Some envision a wall. Others, a fence - or even a "virtual" fence of cameras, lighting, and sensors along the US-Mexican border. Whatever form it will take, the US is discussing, planning, and, in some places, already building it - much to the fury and frustration of neighbors south of the border.
As Mexican President Vicente Fox prepares to meet Thursday with President Bush and Canada's new prime minister, Stephen Harper, in Cancún, the proposed 700-mile, $2.2 billion barrier is a major point of contention - not just for the US and Mexico, but for the US and the whole region.
Regional leaders - whose countries in 2004 received some $45 billion sent home from immigrants in the US - have met three times recently to discuss how best to oppose it.
"At a moment when relations between the US and Latin America are at their lowest point since the end of the cold war, this fence proposal is viewed as a terrible affront," says Michael Shifter, vice president of the Inter-American Dialogue, a Washington think tank.
"It is hard to imagine any other symbol that more strongly reinforces the image of the "ugly American" and is more sharply at odds with the "good neighbor" concept."
It's not just the barrier, but other issues as well in proposed US immigration reform legislation that irk regional leaders and caused hundreds of thousands of people to protest in multiple US cities over the past few days.
The US Congress passed a tough immigration bill in December that would make it a felony for illegal immigrants to be in the US, impose new penalties on employers who hire them, and erect a fence along one-third of the border's total length.
At present, just over 80 miles of federally enforced barriers and fencing are erected at strategic points on the border, mainly in Texas and California.
This week, the Senate will debate a comprehensive bill that is expected to include guest-worker provisions and avenues for legal residency, while at the same time beefing up border security. So far, a draft of the bill calls only for expanding and reinforcing fencing in Arizona - the border state with the most illegal immigration traffic - and adding 200 miles of vehicle barriers there, but more extensive fencing elsewhere is still under discussion.
"No country that is proud of itself should build walls," Fox told reporters when he last met Bush one year ago, and a month after the House began talks on approving a fence. "[I]t doesn't make any sense."
Since then, as the debate has continued in the US over what kind of fence is needed and where, Fox has called the proposal everything from "stupid" and "discriminatory" to "shameful," and heralded illegal migrants as "heroes" who will in any event find ways to cross the border.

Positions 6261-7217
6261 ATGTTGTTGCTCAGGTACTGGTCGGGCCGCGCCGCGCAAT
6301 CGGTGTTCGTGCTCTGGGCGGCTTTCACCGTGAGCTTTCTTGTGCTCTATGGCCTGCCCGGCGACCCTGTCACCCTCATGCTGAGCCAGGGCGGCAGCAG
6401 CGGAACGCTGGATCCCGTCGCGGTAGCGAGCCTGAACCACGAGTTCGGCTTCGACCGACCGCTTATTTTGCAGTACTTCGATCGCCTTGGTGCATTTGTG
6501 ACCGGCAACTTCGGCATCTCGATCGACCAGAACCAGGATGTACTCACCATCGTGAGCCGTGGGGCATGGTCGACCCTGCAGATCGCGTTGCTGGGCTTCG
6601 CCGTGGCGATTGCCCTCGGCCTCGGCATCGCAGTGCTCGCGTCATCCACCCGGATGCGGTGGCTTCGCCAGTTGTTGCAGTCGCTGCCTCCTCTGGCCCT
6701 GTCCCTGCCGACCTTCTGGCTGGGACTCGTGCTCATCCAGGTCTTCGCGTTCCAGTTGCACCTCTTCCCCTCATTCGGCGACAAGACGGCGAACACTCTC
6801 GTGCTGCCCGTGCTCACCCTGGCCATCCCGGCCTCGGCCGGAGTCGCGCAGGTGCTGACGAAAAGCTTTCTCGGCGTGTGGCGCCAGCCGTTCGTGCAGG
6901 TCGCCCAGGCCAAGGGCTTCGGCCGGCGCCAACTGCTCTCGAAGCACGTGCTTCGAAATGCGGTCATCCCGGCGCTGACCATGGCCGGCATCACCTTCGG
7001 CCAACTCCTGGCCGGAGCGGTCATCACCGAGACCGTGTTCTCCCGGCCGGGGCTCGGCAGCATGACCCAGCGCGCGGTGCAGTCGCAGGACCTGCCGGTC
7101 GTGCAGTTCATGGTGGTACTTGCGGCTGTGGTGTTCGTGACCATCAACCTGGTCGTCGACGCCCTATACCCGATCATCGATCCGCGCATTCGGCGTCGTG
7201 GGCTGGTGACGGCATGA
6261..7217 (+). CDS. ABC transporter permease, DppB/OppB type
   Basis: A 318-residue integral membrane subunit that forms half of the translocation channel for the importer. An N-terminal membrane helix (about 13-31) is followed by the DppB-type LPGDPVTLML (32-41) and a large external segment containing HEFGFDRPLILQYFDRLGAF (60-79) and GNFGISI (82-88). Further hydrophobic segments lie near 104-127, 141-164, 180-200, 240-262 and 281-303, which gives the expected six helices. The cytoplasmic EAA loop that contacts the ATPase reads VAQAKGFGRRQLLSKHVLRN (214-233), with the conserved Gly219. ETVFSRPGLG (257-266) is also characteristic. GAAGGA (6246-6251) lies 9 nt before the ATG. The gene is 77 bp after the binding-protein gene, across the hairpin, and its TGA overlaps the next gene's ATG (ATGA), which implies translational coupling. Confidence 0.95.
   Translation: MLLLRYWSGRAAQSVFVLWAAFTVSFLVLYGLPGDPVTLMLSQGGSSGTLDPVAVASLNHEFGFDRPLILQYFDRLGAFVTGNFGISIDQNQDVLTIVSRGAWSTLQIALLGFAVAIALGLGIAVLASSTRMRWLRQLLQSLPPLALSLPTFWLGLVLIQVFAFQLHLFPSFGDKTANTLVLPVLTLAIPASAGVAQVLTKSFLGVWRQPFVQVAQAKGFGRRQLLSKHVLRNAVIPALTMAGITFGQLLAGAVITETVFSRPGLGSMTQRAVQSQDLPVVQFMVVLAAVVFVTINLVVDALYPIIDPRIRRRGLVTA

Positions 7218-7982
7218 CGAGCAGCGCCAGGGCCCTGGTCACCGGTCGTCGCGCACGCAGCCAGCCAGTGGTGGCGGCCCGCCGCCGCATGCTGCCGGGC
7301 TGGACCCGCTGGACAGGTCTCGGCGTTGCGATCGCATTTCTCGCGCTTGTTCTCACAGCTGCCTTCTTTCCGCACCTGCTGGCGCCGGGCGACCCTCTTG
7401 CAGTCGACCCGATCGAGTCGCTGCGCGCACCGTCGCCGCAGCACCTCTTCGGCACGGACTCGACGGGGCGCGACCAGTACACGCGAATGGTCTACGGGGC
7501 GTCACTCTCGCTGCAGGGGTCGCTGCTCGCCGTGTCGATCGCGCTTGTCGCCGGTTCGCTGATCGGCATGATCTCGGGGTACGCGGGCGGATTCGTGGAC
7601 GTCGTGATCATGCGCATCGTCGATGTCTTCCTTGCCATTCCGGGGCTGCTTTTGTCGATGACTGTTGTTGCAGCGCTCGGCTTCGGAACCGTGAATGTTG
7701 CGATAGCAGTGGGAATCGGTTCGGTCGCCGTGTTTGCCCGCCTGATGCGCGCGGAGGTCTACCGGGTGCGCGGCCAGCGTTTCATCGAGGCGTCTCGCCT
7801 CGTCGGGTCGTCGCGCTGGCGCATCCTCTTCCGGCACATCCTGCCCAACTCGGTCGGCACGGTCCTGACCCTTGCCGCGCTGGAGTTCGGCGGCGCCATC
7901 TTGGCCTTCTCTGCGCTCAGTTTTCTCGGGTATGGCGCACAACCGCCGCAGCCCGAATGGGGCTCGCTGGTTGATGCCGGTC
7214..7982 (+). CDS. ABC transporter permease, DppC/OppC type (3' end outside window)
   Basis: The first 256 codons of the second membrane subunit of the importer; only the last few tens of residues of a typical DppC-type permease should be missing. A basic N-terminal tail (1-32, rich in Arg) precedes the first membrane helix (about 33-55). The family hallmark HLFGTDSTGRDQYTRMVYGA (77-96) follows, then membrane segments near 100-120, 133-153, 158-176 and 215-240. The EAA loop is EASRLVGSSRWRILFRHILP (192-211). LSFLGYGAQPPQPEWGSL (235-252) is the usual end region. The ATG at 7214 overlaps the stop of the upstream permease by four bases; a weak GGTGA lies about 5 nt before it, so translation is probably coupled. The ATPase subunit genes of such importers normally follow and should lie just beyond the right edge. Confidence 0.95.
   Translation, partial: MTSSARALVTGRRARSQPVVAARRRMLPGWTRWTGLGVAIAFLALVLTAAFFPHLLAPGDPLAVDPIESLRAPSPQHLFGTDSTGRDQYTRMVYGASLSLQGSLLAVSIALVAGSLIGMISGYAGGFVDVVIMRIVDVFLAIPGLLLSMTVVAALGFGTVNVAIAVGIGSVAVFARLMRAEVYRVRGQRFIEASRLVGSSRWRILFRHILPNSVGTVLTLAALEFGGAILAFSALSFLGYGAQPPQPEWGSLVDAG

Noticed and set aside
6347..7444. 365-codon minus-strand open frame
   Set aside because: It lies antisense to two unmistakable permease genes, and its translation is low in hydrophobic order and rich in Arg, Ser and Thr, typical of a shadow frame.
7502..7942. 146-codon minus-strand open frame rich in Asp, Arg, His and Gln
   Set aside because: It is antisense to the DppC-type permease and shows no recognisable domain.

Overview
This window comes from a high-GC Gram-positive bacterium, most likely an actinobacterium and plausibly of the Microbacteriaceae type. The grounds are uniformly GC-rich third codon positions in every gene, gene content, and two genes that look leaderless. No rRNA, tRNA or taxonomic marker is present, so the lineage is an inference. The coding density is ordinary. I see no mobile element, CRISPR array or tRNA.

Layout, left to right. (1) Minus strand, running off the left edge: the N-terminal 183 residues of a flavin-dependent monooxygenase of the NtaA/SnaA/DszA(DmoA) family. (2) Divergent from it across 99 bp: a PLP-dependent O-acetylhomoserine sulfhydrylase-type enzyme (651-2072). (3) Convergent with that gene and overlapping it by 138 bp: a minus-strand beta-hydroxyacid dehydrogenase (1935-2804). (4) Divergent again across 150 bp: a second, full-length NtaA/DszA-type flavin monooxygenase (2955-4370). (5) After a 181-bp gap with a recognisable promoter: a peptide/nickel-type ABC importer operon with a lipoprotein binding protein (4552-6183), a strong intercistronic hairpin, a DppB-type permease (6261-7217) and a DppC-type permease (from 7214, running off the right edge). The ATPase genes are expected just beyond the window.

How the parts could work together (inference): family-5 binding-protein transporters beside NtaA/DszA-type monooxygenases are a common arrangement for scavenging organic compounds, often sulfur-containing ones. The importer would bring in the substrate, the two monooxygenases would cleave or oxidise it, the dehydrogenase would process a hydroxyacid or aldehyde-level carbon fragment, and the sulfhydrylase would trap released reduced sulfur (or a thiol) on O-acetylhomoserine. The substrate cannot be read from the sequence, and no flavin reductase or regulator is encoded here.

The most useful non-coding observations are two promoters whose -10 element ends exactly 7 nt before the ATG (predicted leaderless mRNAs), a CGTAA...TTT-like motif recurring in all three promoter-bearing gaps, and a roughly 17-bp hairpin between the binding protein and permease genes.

Last year 1.2 million illegal immigrants were apprehended by the border patrol as they tried to cross into the US, and it is frequently estimated that close to the same number make it. Last year was also a record year for deaths. In 2005, 473 would-be immigrants died en route, many victims of thirst, heatstroke, exhaustion, or exposure when they tried to cross less carefully guarded desert areas.
Currently, 11.5 million to 12 million illegal immigrants live in the US, according to estimates in a report released this month by the Pew Hispanic Center. Of these, an estimated 6.2 million, or 56 percent, are Mexicans. Another 2.5 million, or 22 percent of the total, come from other Latin American countries.
The money these people send home is vital to the region's economy. In 2005, legal and illegal immigrants from Latin America and the Caribbean sent home $45 billion in remittances, double the total of a decade earlier, according to the Social Outlook 2005 report by the Economic Commission for Latin America and the Caribbean (ECLAC), a UN regional body. Mexican workers alone sent home a record $17 billion.
So while Fox might be the regional leader most concerned with, and vocal about, US immigration policy - he is far from the only one.
Spearheaded by Mexico, and galvanized by the fence proposals, foreign ministers and other top officials from Belize, Guatemala, El Salvador, Honduras, Nicaragua, Costa Rica, and Panama as well as Colombia, Ecuador, and the Dominican Republic met March 15 in Guatemala and vowed to coordinate their lobbying efforts against the US bill if it should pass in the Senate.
Guatemalan Vice President Eduardo Stein, in turn, called the bill "an affront to Latin America by a government that claims to be our partner, but which apparently only wants our money and our merchandise, and that sees our people as an epidemic."
This was the third time representatives from these 11 countries have gathered to discuss the US bill. In early January, they convened in Mexico City and put out a joint statement saying that "incomplete measures that only involve the stiffening of immigration policies do not represent an integral solution for dealing with the challenges posed by the phenomenon of migration."
In February, the group met again in Cartegena, Colombia, and devised a plan to identify key US senators to reach out to on the issue. Both the Mexican parliament and the five- nation Central American Parliament have condemned the proposed fence and are calling on the Senate to throw it out.
"Our message is that we are your neighbors, we are your friends. This is a common challenge," Carlos de Icaza, Mexico's ambassador to the US, told reporters in Washington last week. "And we are part of the solution, not only part of the problem."
• Ms. Harman is Latin America correspondent for the Monitor and USA Today.